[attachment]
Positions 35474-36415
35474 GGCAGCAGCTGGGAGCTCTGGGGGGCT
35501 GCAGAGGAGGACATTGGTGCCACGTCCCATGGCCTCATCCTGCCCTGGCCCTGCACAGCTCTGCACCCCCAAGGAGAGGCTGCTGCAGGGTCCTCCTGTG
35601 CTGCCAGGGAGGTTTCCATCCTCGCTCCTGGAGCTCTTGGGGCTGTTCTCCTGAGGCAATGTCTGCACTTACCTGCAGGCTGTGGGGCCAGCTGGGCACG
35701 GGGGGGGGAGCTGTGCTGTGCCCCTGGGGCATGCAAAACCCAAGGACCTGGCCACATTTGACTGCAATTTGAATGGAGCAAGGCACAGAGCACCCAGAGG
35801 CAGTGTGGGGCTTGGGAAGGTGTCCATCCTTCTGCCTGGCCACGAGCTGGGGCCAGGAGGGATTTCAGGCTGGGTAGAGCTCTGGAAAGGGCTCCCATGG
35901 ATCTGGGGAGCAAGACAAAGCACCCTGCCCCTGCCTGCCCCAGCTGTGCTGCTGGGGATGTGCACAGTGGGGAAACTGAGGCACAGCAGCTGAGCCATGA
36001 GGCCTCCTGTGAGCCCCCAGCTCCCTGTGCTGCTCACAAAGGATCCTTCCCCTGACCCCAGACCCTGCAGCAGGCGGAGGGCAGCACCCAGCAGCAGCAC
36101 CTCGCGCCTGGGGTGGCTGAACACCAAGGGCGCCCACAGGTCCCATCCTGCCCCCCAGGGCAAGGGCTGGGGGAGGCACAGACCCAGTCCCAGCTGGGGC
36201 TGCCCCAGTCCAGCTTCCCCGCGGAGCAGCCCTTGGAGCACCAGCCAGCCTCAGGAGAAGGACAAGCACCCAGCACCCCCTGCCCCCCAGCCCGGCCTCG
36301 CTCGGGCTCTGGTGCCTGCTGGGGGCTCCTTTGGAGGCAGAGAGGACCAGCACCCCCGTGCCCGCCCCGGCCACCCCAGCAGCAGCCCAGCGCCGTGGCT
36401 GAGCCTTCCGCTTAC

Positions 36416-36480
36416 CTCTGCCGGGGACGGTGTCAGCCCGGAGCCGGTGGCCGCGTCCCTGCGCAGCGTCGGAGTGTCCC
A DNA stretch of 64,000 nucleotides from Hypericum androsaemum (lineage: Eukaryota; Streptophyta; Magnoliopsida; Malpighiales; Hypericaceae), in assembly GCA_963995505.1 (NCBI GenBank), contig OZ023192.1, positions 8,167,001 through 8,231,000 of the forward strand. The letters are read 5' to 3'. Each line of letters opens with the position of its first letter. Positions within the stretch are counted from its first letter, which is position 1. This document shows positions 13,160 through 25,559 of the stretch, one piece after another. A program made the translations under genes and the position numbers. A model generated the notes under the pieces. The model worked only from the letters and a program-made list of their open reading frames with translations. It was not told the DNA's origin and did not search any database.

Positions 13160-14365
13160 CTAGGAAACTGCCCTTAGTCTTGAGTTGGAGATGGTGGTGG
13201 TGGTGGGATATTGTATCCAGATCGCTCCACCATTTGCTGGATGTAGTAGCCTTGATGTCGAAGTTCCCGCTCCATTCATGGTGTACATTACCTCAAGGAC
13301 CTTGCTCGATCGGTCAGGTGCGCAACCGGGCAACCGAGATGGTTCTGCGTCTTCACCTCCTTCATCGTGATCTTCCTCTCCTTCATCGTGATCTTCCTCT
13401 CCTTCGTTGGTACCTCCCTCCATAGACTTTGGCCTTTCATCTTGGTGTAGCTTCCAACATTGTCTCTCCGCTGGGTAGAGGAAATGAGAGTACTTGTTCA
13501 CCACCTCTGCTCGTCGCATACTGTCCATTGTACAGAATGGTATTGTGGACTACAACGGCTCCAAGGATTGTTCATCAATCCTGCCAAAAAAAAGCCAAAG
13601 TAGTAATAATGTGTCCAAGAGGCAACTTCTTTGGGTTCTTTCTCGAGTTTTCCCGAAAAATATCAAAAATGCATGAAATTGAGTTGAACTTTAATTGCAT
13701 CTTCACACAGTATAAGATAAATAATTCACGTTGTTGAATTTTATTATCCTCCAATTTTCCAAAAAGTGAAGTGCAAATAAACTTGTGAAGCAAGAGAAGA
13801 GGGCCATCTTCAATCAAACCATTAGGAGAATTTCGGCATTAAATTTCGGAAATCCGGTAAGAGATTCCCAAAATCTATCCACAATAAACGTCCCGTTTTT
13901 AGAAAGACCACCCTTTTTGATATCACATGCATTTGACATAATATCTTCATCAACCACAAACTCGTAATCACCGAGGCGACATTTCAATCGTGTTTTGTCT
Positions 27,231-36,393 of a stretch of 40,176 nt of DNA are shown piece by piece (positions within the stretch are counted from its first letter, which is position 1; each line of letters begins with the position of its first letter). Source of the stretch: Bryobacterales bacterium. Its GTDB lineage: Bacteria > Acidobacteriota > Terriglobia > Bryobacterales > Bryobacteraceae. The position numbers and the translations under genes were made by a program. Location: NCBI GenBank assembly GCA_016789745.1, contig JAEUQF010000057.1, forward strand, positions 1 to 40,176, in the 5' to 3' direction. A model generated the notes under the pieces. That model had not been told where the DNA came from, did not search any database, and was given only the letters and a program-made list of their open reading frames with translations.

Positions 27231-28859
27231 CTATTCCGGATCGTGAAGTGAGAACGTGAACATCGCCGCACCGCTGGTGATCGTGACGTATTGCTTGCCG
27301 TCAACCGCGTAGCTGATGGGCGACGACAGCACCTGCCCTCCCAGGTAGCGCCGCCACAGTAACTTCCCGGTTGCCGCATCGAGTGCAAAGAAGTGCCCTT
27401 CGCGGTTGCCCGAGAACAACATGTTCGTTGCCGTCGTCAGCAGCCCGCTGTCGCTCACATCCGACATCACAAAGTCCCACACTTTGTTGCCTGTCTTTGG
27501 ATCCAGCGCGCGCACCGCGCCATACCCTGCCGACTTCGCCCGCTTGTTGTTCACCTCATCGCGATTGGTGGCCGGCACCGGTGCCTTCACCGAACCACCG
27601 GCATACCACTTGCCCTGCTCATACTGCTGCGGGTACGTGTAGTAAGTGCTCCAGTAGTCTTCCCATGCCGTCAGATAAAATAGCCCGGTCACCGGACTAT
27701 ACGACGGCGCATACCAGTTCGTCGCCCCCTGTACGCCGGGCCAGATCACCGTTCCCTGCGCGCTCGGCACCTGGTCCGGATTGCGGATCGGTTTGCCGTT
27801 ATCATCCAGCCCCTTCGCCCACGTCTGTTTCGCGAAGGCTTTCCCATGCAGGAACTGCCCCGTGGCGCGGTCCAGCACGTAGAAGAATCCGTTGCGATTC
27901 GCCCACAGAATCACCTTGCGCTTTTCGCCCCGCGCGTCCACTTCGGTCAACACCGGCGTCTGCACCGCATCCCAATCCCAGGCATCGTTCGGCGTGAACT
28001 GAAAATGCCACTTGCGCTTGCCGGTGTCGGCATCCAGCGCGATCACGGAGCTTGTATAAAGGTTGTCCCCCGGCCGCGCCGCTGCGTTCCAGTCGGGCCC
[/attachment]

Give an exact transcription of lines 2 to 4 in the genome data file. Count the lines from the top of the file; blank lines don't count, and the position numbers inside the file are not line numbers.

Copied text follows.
35474 GGCAGCAGCTGGGAGCTCTGGGGGGCT
35501 GCAGAGGAGGACATTGGTGCCACGTCCCATGGCCTCATCCTGCCCTGGCCCTGCACAGCTCTGCACCCCCAAGGAGAGGCTGCTGCAGGGTCCTCCTGTG
35601 CTGCCAGGGAGGTTTCCATCCTCGCTCCTGGAGCTCTTGGGGCTGTTCTCCTGAGGCAATGTCTGCACTTACCTGCAGGCTGTGGGGCCAGCTGGGCACG